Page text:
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Midwest League Profile

A Midwest League Career



All that matters is that when we go to the ballpark to play against Wisconsin Rapids tonight, we're going to have to pitch around Moe Hill and not give him any fastballs in game-winning situations if we are to win.

---Rick Wolff, July 17, 1974

Elmore Hill signed a professional contract with the Orioles out of high school and was assigned to the Fox Cities Foxes in the Midwest League. Moe reported to Appleton shortly before his eighteenth birthday, appeared in 107 games for the Foxes, and had a decent season:

       G  AB   R   H 2B 3B HR RBI BB  SO SB HB   BA  OBP  SLG
1965 107 396  38 109 18  2  7  51 23 106  3  5 .275 .323 .384

That earned him a promotion to Miami in the Florida State League, but he didn't hit well there and was moved to Stockton in the Cal League. He finished 1966 at Batavia in the NY-P. All in all, a wasted season.


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The O's put him back at Miami for the next two seasons, where he showed good power but a poor batting eye. He was out of baseball the next summer due to illness and returned to the Florida State League as a Twins farmhand in 1970; he led the league in homers and was once again a prospect.

Moe began the 1971 season at Charlotte--Double-A ball--but played horribly and was sent down to Lynchburg, then finished the season back in our league at Wisconsin Rapids. He played 20 MWL games that summer, with 14 extra-base hits. This was the beginning of Moe's remarkable string of Wisconsin Rapids seasons:

       G  AB   R   H 2B 3B HR RBI BB  SO SB HB   BA  OBP  SLG
1971  20  78  11  18  4  2  8  16  9  26  1  0 .231 .310 .641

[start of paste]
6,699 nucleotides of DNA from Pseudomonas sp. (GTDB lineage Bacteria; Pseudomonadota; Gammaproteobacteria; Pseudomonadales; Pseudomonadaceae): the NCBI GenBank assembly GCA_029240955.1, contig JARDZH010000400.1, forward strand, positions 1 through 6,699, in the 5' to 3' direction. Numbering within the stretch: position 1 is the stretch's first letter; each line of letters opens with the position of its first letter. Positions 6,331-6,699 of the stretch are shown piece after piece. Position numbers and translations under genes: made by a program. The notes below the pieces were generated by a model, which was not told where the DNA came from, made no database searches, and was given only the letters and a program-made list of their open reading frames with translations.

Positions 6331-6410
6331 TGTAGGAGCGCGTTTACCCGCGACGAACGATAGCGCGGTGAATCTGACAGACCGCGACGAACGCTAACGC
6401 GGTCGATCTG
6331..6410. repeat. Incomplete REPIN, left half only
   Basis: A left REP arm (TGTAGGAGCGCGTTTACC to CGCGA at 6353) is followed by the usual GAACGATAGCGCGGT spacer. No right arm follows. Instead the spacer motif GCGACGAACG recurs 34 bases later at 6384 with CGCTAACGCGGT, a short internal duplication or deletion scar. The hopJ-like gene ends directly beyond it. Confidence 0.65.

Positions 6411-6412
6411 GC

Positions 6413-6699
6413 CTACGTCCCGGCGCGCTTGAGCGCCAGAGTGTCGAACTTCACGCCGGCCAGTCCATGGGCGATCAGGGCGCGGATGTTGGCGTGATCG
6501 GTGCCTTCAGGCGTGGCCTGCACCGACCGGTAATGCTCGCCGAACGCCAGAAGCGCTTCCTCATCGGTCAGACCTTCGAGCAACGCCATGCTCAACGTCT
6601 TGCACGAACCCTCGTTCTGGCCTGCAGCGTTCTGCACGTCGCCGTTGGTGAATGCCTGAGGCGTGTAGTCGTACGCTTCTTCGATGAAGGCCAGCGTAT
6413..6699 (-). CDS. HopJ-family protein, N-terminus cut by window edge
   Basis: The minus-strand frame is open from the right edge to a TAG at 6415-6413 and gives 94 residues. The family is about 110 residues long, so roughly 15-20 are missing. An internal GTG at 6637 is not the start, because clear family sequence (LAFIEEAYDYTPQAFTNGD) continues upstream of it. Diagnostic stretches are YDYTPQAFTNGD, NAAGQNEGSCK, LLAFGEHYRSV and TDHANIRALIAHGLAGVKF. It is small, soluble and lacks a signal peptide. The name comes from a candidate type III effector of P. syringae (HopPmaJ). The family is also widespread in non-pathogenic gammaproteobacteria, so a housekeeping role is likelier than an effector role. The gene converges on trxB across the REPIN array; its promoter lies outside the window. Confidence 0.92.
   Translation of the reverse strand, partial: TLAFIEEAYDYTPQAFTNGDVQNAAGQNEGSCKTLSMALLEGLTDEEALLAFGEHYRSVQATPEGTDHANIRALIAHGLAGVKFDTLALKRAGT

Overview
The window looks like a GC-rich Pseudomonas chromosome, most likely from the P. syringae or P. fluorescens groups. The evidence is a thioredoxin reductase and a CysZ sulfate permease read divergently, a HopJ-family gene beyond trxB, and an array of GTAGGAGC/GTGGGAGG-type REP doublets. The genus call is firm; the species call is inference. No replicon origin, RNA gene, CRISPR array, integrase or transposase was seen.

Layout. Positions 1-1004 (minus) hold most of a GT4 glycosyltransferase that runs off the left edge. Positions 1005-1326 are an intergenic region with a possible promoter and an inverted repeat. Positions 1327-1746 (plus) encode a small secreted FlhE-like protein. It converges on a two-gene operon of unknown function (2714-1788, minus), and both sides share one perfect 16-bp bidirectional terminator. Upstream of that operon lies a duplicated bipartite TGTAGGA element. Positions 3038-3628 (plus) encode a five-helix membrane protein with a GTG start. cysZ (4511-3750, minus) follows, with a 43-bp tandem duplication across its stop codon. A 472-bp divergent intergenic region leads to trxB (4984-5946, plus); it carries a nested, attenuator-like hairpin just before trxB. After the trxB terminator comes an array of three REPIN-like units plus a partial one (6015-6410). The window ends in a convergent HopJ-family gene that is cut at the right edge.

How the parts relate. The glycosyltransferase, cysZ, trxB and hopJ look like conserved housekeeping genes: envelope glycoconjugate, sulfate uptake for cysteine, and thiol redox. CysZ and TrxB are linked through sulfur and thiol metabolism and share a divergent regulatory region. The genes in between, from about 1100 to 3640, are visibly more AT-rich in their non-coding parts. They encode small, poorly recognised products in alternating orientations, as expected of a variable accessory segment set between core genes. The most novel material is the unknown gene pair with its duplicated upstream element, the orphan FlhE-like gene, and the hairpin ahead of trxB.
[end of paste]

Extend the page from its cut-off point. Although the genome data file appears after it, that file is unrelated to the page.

1972 101 359  71  88  9  2 20  69 36  81 10  3 .245 .319 .448
1973 112 424  62 115 26  4  7  76 40  78  8  4 .271 .340 .401
1974 121 443  95 150 25  2 32 113 61  83 11  2 .339 .421 .621
1975 126 404  71 111 13  1 31  86 64  78  2  2 .275 .377 .542
1976 128 486 112 132 30  4 30 103 80  92  1  4 .272 .379 .535
1977 137 477 104 145 17  3 41 112 94 114  6  4 .304 .423 .610
1978 117 416  62 116 25  0 25  94 68 112  8  3 .279 .384 .519

Moe turned 31 in 1978; it was his eighth consecutive MWL season and his ninth overall. There's no other MWL career vaguely like this.


Moe won the triple crown in 1974, and although his 1977 season was probably better he wasn't selected to any all-star position.

From 1974 to 1977 he led the league in homers; three of those years he also led in RBIs. In 1976 he led the league in runs scored. A fine, fine career in the low minors.

Moe's MWL career:

Yr   G   AB   R   H  2B 3B  HR RBI  BB  SO SB HB  AVG  OBP  SLG
 9 969 3483 626 984 167 20 201 720 475 770 50 27 .283 .369 .515

The Twins gave him another shot at Double-A in 1979; he hit a few homers but was otherwise awful. After appearing in a handful of games in 1980 at Fort Myers, he retired.




After the kind of year he had this year, it will be interesting to see if Moe will still be playing in Class A next year.

---Rick Wolff, August 22, 1974


Hill was one of Ruben Amaro's coaches at Rockford in 1997. He's currently on the coaching staff of the Bowie BaySox.


I get the stats for these little career essays from SABR's Pat Doyle.

Rick Wolff devotes about two pages of his minor league career journal, What's a Nice Harvard Boy Like You Doing in the Bushes?, to describing Hill and his career.

Michael Trzinski, who watched Hill play when he was growing up in Wisconsin Rapids, puts Hill's career in a larger context in a pair of articles at Buzzle. Baseball Reference's Bullpen also has some details.

This profile originated as the April 24, 1999, Midwest League Tidbit on the Midwest League Mailing List.


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